NP's Generally, although not always, much better at preventative medicine, and patient counseling, as well as geriatric nursing home care.

Bottom line is, there are differences between us, it is important to recognize these, but also to work together.

I do have a problem with the NP pursuit of the DNP degree as their entry level degree, as they are creating a potential legal minefield for themselves. I have 3 friends who are PA's that have PhD degrees as well, and not a SINGLE one of them will identify themselves as "Doctor" to patients. They don't even have the PhD listed on their clinical nametags, as it is simply NOT worth the potential confusion. I know that I am finishing my Doctoral degree now, and I will follow their example. I can see everything being fine for the NP's until something goes wrong. Which it will, when you practice medicine, as an NP, PA, MD, DO, CRNA, CNM, etc.etc., if you practice long enough, you will have complications and/or bad outcomes. It's just a statiscal reality, and I can see a defense attorney having a FIELD day with the DNP degree. "So, (snidely) DR, was the patient aware that you do not in fact, have an MD?....before you answer that, WHERE did you go to medical school? Where did you complete your residency....DR?, I mean you are ABSOLUTELY SURE that the patient was aware that you are not, in fact, an MD? How could they be so sure, I mean after all, you call yourself a DR, you are treating the patient, are you not?"

And that would likely end badly. So, to any NP that reads this, it is not a slam, merely a concern. I would like to see us both flourish........

(PS.......you should have to re-board too.....dammit)

This is just sickening.....

I have a two and half year old daughter....this just breaks my heart. There are some truly evil people in this world, and this must be one of them. I mean, he hasn't ever seen the kid, finds out he needs to pay child support, and then kills him....an innocent little child. This is the kinda guy that I would LOVE to have alone in a room for a few hours...show him the true meaning of the word PAIN......


Dusty Guitar

Ahhh...looked at some of my old beauties last night. Haven't picked up any of them for some time. I actually played guitar for what seems like forever, I started as a teenager, and then alternated between bartending gigs, and playing in heavy metal bands to pay my way through undergrad. Haven't heard a song in a LONG time that made me want to play again..but then I heard this song:

Well, sat down to learn to play it, and right away, I knew he was playing in a different tuning. SO I started with a drop D....then tried DADGAD......but NO.....he's playing it in a DROP C......dayyyumm. Took me about an 2 hours to figure it all out, but a good hour of that was changing the strings (locking tremolo) and then figuring out the tuning. Definitely like this tune.....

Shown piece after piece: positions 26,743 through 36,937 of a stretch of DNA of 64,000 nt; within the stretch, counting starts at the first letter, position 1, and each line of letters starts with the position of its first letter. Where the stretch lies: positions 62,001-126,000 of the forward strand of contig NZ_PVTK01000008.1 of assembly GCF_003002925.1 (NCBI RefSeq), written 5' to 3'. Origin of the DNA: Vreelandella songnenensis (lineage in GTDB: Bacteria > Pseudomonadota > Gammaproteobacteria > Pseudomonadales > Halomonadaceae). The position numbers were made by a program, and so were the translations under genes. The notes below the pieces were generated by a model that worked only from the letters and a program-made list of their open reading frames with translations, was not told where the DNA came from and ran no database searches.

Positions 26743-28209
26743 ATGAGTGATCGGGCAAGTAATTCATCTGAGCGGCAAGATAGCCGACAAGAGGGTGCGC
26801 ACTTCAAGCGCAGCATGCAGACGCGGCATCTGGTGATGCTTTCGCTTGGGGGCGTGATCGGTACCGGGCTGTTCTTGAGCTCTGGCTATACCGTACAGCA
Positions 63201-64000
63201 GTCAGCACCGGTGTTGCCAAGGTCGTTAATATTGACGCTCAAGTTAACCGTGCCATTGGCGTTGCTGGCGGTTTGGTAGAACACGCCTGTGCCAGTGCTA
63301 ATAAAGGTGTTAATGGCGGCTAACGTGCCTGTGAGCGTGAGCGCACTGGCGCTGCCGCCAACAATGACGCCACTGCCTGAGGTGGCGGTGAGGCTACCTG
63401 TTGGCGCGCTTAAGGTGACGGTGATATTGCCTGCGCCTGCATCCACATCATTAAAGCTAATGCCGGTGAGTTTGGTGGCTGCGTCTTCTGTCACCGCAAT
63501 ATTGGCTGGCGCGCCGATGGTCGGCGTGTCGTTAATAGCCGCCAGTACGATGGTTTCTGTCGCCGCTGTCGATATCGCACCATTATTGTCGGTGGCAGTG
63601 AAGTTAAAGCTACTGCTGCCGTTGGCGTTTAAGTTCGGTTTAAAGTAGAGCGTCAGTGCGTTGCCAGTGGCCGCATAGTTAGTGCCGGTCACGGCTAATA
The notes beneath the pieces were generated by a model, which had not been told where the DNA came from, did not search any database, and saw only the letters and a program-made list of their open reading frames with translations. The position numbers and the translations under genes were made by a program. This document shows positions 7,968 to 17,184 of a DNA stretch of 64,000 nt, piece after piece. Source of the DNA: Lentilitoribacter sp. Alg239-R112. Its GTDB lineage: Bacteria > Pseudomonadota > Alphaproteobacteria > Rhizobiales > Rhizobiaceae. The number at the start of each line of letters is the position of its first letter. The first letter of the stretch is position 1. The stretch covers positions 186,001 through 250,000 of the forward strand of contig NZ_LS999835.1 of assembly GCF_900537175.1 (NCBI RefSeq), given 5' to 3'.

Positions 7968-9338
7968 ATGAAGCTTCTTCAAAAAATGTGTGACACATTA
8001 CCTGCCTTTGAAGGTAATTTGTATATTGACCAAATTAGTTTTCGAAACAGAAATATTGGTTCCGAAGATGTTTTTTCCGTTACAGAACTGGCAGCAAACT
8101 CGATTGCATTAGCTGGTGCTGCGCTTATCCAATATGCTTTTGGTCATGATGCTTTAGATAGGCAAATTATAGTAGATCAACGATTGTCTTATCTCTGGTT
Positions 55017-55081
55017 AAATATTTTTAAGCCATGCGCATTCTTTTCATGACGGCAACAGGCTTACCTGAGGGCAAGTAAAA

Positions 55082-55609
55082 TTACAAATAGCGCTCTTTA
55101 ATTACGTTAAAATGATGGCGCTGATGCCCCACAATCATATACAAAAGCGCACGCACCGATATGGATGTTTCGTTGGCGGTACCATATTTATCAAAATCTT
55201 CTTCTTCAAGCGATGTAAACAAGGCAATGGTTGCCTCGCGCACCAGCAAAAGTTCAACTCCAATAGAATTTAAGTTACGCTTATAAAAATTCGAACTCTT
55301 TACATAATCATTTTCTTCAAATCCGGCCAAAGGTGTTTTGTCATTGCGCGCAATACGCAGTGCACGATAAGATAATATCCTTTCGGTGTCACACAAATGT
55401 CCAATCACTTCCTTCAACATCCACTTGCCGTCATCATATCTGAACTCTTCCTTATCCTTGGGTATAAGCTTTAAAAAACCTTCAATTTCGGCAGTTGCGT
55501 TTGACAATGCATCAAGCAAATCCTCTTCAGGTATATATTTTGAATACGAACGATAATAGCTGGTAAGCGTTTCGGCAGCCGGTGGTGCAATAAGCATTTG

Sunday, January 4, 2009

Hospital Bed Shortages

I thought perhaps a discussion of the availability of hospital beds and, secondarily, resources, might be apropos this evening. This is extremely important in light of discussion of 47 million uninsured americans beginning to use health resources if and when "Universal Healthcare" becomes a reality. Most people in this country are not aware of the bed shortages, and difficulty finding placement that occur daily. Most people operate under the assumption that if you are very ill, you can present to your hospital, and be admitted for further care there. Well, not necessarily.


"After nearly two decades of concern about excess inpatient capacity in U.S. hospitals, the business media and some industry observers are beginning to suggest that some hospitals are near their capacity limits in providing patient care.1 Concerns have arisen especially about emergency services and the increased frequency with which hospitals have gone on emergency department (ED) diversion (requesting that ambulances bypass their EDs) in recent years.2 Some studies suggest that ED diversion might be the most obvious sign of more widespread capacity problems in certain hospitals. In particular, some hospitals may go on diversion because their ED is crowded with patients who are boarded there because regular floor and intensive care unit (ICU) beds are full.3
These issues have generated discussion in public and private policy circles largely because of impending demographic changes as the baby-boom generation enters retirement and needs more health care. Should the United States now be considering increased investment in hospital capacity? The Health Care Advisory Board recently suggested that based on a moderate-growth scenario, hospital in-patient days will rise 3.5 percent each year through 2010, which implies the need to increase inpatient bed capacity by 40 percent.4 Also, a 2003 study of the Chicago health market, commissioned by its local hospital association, suggested that 4,500 more beds (approximately a 20 percent increase) would be needed there by 2020.5"